Cambridge University Students' Union saw its annual elections for sabbatical officers take place last weekLouis Ashworth

Last week’s CUSU elections saw the highest ever number of votes cast, with every sabbatical officer position contested. In many ways, this is progress to be celebrated, as in recent years engagement in Cambridge student elections has been embarrassingly low. People might even take these developments to be representative of the growth of a more vibrant and democratic political culture around CUSU. They’d be wrong to do so.

Democracy on campus should mean political contestation and serious debate. It should face up to the real antagonisms and legitimate anger that result from structures of injustice, exploitation and exclusion, rather than seeking to paper over the cracks by feigning consensus. CUSU’s Elections Committee makes this kind of open political process difficult enough to conduct. Rules which are in theory designed only to stop personal attacks and ‘slander,’ lend themselves in practice to de facto tone policing and fear of sharp political or policy criticism.

This desire to avoid antagonism and conduct elections and the debates surrounding them harmoniously indicates a deeper malaise in political culture on campus. Centrism is dying a well-deserved death across Europe and America. In national political life, this brand of politics delivered us the ravages of illegal war, the racist security state and accelerated privatisation, along with the scraps of some domestic social amelioration. Now, having been forced into marginality, it casts around in the dark, devoid of project or purpose, sustained only by a conservative instinct to shore up the status quo.

Centrist student politicians nationally are bound to Blair’s ghost, forging political alliances around opposing free education and fanatical devotion to the European Union. In Cambridge, however, the tendency of ‘moderate’ candidates is to gesturally stress common cause and ideological similarity with what is often termed the ‘activist left’.

“In Cambridge, however, the tendency of ‘moderate’ candidates is to gesturally stress common cause and ideological similarity with what is often termed the ‘activist left’.”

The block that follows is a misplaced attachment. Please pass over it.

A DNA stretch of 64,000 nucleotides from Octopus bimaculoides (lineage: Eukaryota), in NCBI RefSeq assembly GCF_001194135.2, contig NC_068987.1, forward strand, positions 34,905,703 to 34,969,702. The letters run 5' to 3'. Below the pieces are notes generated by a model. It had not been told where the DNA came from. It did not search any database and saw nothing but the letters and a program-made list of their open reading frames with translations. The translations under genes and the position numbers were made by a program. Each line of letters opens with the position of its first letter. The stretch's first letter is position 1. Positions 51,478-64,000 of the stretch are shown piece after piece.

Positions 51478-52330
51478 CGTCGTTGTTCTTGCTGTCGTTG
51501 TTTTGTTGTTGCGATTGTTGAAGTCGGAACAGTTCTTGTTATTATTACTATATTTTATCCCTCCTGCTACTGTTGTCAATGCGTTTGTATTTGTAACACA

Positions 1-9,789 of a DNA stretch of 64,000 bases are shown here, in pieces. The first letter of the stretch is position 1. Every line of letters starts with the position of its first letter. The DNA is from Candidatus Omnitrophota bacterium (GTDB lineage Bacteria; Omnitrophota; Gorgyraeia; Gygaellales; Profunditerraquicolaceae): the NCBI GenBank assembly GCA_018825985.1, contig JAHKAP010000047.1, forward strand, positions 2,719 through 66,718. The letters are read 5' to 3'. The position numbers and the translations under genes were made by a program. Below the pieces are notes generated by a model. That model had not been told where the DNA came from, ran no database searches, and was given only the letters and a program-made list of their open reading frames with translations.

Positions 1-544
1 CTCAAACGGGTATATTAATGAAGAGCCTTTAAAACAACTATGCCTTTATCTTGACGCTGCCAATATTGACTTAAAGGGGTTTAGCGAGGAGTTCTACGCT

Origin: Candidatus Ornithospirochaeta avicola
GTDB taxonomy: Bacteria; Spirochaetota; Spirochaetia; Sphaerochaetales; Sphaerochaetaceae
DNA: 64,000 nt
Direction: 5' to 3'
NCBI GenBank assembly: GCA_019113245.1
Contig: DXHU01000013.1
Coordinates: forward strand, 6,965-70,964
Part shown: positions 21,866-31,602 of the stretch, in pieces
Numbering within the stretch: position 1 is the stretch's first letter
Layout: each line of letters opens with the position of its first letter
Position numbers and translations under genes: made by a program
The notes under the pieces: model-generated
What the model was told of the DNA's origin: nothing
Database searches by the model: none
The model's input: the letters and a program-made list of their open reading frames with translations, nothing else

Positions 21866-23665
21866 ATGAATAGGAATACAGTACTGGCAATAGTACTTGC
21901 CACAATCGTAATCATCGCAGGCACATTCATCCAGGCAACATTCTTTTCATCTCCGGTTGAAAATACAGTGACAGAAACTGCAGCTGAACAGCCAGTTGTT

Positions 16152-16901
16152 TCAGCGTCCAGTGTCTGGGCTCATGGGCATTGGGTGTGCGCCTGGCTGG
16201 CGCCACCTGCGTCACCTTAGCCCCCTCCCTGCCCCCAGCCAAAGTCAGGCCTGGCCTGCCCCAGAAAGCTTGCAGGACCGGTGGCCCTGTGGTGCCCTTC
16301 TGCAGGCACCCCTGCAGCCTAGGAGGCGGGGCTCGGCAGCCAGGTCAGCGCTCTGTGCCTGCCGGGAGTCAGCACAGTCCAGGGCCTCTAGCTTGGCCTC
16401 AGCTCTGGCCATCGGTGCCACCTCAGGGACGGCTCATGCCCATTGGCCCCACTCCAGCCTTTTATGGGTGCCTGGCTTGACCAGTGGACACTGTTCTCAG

This can produce rather strange political platforms, whose overriding sense is one of general satisfaction with the status quo and contentment with tinkering around the edges within the confines of the University’s bureaucracy, alongside radical tick-box exercises – generally opposing the Prevent duty and supporting ‘Decolonisation’.

The difficulty is that these causes are not mere slogans. They are anti-racist projects which seek liberation through structural transformation. Particularly in a place like Cambridge, organising around anti-racist and anti-colonial politics can be a tremendous challenge. It requires constant, dedicated work. And this committed organising is disproportionately carried by students of colour, women in particular. Coupled in manifestos with neoliberal appeals to vaguely defined student experience, commitments to anti-racism can unsurprisingly become sanitised – opposing only ‘aspects’ of Prevent or casting decolonisation as diversification of curricula – and ring hollow.

In this context, anger amongst student campaigners who sense that anti-racism is being tokenised to dress up an otherwise rather lifeless politics is hardly surprising. To deride these deep-seated and legitimate concerns as toxic, petty, or even abusive suggests a deep contempt not only for students of colour (many who have raised concern are prominent anti-racist organisers in Cambridge and nationally) but for democratic politics.


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Especially with narrow margins, victory in a democratic election doesn’t mean that accountability and antagonism cease when the ballot box closes. Quite the opposite; our representatives, in CUSU as in all other political structures, should have their feet held to the fire and be held accountable for carrying out their manifesto promises, especially on such serious issues as Prevent, which has seen Muslim students stripped of basic civil liberties and intimidated into political silence.

Condescendingly preaching the pseudo-politics of politeness and civility to students who have to struggle against both everyday and structural manifestations of racism is nothing more than a cowardly attempt to deflect scrutiny. It cynically conflates sharp political criticism with personal attacks, and in doing so helps mask the vacuity of centrist politics.

Students who consider themselves progressives and yet recoiled from the controversy surrounding the Education Officer election, or dismissed criticism of their candidate as “far-left” activists refusing to sit down quietly and take the result, should think twice. Besides one (wholly unserious) Cambridge Defend Education post, there has been no suggestion that any of us who supported Howard Chae contest the legitimacy of Ali Hyde’s victory. But student unions at their best stand up for the marginalised and disenfranchised: in Cambridge, this is an especially urgent duty. For many, listening would be a good place to start.

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